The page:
In working with Purdue and NDEMC, Carson also learned resources are available on an informal basis at academic institutions and national research labs that can help the company in its R&D efforts. “We do a lot of research at Jeco, and I’ve formed relationships with professors and researchers that help us solve knotty problems,” Carson commented.  “We do a lot of practical in-house developmental work on our own, but nothing that approaches the level of large companies like Boeing. The NDEMC has also provided me access to an entirely new tier of customers. By going through the national research labs, Jeco can access government projects. We have received some contracts through the consortium, and expanding our contacts should help us in the future.”

Rotational molding is not a particularly high-technology process, and the production methods have not changed appreciably through the years. Carson noted that Jeco research focuses on developing products from a variety of materials and designing structural components in niche markets.  “We innovate in processes and products. Even some of the more mature processes like rotational molding can be innovative,” he said. “Sometimes it pays to reexamine old ways of making things or old processing procedures, and do something really innovative.  Merely doing what’s been done before with more energy doesn’t advance the ball.”

Jeco is also able to apply the materials knowledge and design expertise gained in rotationally molding hollow parts to the design and production of twin-sheet thermoformed products. This results in thermoforming design and manufacturing capabilities which the company’s information says make it unique to the plastics industry. The company’s twin-sheet forming expertise includes producing dual durometer structures featuring a soft surface to protect machined products in shipping, and a hard backing for structural strength.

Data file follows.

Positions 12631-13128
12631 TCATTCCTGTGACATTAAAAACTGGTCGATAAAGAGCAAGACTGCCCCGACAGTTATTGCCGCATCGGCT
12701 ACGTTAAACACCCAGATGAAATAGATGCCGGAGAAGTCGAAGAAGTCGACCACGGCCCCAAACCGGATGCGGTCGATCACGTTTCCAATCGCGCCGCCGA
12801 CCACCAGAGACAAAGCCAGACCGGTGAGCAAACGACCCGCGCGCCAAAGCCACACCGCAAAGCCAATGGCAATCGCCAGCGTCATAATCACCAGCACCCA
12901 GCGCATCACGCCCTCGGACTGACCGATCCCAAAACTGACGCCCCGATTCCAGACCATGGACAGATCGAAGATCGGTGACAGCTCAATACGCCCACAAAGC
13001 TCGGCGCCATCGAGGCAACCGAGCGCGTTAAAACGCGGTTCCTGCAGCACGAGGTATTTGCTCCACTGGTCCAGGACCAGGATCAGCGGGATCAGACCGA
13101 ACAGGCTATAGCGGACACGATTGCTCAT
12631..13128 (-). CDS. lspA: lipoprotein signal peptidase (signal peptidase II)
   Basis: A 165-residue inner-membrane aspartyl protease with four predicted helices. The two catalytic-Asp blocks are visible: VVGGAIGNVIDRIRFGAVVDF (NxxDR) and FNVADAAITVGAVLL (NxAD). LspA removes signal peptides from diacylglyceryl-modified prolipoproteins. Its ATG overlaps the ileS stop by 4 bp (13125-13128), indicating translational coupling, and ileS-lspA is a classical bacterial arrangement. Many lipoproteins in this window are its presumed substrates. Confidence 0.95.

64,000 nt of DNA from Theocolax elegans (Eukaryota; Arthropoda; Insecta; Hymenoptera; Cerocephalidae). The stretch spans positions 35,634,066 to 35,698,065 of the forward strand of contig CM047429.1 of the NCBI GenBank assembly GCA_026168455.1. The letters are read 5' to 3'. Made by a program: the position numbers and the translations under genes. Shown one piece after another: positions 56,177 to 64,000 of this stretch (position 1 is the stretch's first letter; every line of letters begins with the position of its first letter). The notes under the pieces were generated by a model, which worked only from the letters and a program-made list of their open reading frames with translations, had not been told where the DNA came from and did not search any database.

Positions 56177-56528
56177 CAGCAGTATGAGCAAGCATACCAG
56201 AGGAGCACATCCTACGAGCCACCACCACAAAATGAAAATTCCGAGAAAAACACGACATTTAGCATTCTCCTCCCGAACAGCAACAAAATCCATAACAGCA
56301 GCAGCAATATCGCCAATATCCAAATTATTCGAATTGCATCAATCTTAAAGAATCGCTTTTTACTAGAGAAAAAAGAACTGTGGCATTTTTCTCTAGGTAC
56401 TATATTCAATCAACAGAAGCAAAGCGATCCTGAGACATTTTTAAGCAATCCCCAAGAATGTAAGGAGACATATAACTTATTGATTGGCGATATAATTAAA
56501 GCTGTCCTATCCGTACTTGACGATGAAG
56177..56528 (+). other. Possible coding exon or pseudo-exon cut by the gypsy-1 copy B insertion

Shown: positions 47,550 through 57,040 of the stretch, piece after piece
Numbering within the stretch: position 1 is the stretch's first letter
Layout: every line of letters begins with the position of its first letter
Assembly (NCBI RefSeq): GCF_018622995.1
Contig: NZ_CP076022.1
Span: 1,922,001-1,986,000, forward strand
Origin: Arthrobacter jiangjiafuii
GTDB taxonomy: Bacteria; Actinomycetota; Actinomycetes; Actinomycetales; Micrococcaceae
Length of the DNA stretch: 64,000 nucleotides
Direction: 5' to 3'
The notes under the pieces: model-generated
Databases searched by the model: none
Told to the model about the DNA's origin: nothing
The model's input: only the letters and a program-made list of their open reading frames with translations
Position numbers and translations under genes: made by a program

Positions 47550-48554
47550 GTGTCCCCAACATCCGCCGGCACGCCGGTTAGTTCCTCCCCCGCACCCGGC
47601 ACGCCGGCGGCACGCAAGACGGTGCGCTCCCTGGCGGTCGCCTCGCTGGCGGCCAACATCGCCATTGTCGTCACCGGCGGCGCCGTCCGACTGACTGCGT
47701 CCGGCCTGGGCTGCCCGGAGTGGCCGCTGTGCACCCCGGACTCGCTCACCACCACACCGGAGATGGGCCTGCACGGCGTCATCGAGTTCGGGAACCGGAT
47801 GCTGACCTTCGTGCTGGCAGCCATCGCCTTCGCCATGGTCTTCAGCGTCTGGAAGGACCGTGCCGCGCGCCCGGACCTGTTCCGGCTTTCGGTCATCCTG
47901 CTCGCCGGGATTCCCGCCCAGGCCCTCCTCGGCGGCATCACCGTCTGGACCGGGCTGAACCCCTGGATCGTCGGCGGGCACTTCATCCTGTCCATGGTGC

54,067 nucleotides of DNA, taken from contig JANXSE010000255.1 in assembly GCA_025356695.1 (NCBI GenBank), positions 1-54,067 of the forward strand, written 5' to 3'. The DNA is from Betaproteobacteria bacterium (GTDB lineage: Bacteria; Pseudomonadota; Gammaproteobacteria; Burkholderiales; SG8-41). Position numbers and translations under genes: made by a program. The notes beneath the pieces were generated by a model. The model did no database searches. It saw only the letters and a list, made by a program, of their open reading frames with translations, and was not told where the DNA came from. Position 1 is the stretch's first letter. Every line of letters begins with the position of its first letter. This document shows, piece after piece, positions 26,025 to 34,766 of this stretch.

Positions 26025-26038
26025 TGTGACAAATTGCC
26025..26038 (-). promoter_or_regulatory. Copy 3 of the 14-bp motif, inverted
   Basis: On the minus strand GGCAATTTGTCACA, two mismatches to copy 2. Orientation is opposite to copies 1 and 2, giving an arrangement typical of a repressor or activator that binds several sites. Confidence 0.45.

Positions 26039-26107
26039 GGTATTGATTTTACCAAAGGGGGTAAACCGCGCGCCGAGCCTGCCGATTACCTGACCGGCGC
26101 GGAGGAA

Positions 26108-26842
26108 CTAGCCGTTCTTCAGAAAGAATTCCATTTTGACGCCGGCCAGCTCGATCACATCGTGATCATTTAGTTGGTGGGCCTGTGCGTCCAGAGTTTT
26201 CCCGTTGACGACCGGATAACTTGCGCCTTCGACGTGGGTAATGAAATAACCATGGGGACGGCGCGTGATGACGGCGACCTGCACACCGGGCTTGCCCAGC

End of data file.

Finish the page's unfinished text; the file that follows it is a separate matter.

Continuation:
“I’d much rather have lower taxes and do all our research internally at Jeco, but at Jeco we always look for the opportunity to work with the resources available,” Carson stated. “The government’s involvement is minimal and the funding isn’t direct to Jeco. We receive technical services through Purdue University, which enables Jeco to do analysis at a much higher level and expand our contacts. That is why we like the program.”

Carson added that he participated in the meeting in Washington because he believes in reciprocity. “My objective was to describe this program to others in a bipartisan way and to advocate for academia, government, and small businesses interacting constructively.  At Jeco, we endorse the program because we think it makes sense for the country,” said Carson. “At the moment—although it is only a pilot program—from the Jeco standpoint it worked.”

Carson encourages others in the plastics industry to seek out these types of academic and government consortiums and take advantage of what they have to offer in assisting American industry to be competitive on the global stage.  “At Jeco, we believe that learning new techniques and processes will take us further down the path of becoming responsive to our customers,” he said.